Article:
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Ask Doctor English
Your ESL and English language learning specialist. Ask Dr. English whatever you like about the English language.

Friday, December 16, 2005


Here is a chance for you to have your questions answered by Doctor English. Today’s question is:

How do I know what preposition to use?

This is a complicated question with a simple answer. There are really no rules for prepositional use (there are some guidelines, but often there are too many exceptions to make it a rule). Therefore, the only way to know which preposition to use is by practicing the prepositional combinations.

They reason that native speakers know which preposition to use is only because it sounds right. They have said or heard the combination many times and simply use the preposition for that reason. Doctor English recommends that you practice saying the prepositional combinations out loud to help you remember them. For example, repeat the phrase “demand for, demand for, demand for” fifty times and it will help you to remember the next time you say “demand” to follow it with “for”.

Thank you for sending your questions. If you have any further queries, please email Doctor English at drenglish@vec.ca.

Thursday, December 15, 2005


One of the challenges of learning English is that the language changes depending on the English-speaking country in which you are in. Whether you are in Canada, the United States, England, Australia, or any of the many other countries in which English is the primary language, you will find the language changes. Not only are there distinctions in vocabulary, grammar, and pronunciation, but there are also many cultural differences which affect how we use the language.

Many students of English struggle with differences in vocabulary between “North American English” and “British English”. In many schools where English is not the first language, students are taught British English. Therefore, when they come to Canada, they are surprised to find that we use different vocabulary in some cases.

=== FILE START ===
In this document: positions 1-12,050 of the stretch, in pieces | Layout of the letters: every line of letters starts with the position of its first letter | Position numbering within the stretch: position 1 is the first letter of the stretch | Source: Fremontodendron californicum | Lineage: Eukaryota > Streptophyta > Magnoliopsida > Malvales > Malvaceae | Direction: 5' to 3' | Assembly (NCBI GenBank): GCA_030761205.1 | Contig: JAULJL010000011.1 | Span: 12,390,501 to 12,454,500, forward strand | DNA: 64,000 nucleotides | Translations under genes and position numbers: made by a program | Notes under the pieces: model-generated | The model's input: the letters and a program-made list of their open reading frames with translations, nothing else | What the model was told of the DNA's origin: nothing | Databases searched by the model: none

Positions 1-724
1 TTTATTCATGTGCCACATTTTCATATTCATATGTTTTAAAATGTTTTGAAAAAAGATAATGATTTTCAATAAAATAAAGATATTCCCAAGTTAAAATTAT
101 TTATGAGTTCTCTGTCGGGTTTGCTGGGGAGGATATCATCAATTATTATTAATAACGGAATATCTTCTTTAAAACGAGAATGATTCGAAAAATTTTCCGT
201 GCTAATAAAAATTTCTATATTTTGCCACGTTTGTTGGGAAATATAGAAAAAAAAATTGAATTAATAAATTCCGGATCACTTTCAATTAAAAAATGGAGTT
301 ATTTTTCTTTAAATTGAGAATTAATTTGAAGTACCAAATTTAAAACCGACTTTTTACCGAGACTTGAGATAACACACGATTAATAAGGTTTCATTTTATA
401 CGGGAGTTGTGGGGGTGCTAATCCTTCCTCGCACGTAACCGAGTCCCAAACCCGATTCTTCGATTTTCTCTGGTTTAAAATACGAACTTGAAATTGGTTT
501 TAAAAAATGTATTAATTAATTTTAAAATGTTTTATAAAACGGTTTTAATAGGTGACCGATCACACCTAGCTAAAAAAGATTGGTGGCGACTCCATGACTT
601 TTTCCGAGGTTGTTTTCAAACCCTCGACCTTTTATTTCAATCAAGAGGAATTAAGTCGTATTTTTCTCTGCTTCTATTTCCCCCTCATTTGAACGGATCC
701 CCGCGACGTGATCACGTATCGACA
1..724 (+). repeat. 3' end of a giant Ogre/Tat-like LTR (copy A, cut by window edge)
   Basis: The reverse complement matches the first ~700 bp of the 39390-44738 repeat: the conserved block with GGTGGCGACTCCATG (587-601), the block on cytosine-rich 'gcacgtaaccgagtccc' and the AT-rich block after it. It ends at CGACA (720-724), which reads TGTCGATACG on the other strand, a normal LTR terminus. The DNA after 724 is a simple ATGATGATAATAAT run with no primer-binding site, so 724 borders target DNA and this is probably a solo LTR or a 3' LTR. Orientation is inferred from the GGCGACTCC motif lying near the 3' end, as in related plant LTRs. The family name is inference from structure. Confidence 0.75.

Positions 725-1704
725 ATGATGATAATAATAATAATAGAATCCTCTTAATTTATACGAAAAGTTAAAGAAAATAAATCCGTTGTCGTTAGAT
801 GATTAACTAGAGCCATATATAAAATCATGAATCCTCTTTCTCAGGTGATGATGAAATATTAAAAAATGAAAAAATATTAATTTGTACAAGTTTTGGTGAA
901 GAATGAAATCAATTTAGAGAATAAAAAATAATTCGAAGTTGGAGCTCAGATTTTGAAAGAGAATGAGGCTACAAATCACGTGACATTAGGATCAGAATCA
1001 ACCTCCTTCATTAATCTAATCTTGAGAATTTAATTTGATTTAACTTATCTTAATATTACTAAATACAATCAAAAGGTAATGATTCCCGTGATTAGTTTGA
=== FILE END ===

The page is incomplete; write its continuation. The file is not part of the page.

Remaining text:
One situation in which there are differences is when talking about parts of a car. For example in Canada the front of the car is the hood and in Britain it is the bonnet. The back of the car in Canada is the trunk and in Britain it is the boot. Also, we call a vehicle that is bigger than a car a truck and in British English it is called a lorry.

If you would like more information on CANADIAN, EH?, please email Doctor English with your questions at drenglish@vec.ca.

Wednesday, December 14, 2005


Do you find English pronunciation confusing? Well, don’t worry - you are not alone. Even native speakers of English struggle with how to correctly pronounce some words.

One of the reasons why English pronunciation is difficult is because there are many words which are spelled differently, have different meanings, but are pronounced EXACTLY the same. These are called homophones. Here are some examples of commonly mispronounced homophones :

Dye (the color you use on hair = Die (the verb for death)

Band (musical group) = Banned (restricted/not allowed)

Steal (to take smth/ rob) = Steel (the material)

Wear (to put on clothes) = Where (question word –location)

If you would like more information on WORDS, WORDS, WORDS, please email Doctor English with your questions at drenglish@vec.ca.

Tuesday, December 13, 2005


Using English for business purposes can be challenging. Typically speaking business English is more formal than the language used in everyday situations. However you need to consider not only the use of the language, but also the culture when using English in a business environment

In business, it is essential to make a good first impression and therefore it is valuable to practice and feel confident with your formal greeting.

When you first meet a client or colleague, smile and make eye contact. Offer your hand and make sure that your handshake is strong, but not overpowering. Say “Good morning (or afternoon) Mr. (or Mrs/Ms.) Family Name. Nice to meet you “. Introduce yourself if the person does not know your name by saying, “My name is Bob (first name) Smith (family name).”
Role-playing this type of introduction or greeting will help you feel more comfortable and make a good first impression.

If you would like more information on BIZ TALK, please email Doctor English with your questions at drenglish@vec.ca

Monday, December 12, 2005

T.I.P.S – To Improve, Practice Skills

Tired of studying English through basic grammar practice? There are many other creative ways to practice and improve your language skills than just by using a textbook.

Participating in sports is a great way to utilize your English skills and have fun. Team sports are a good way to practice your communication skills with other team members, however individual sports can also give you a chance to use your English.

For example, a popular sport in the winter is skiing or snowboarding. This is a sport which you practice on your own, but has a great social element to it. When you are riding on the chair to the top of the hill, you have a perfect opportunity to talk to the person or people next to you. Ask them questions about what run they like to ski or make a comment about the snow or weather. That will help you get a conversation started and use your English skills.

If you would like more information on T.I.P.S for English, please email Doctor English with your questions at drenglish@vec.ca.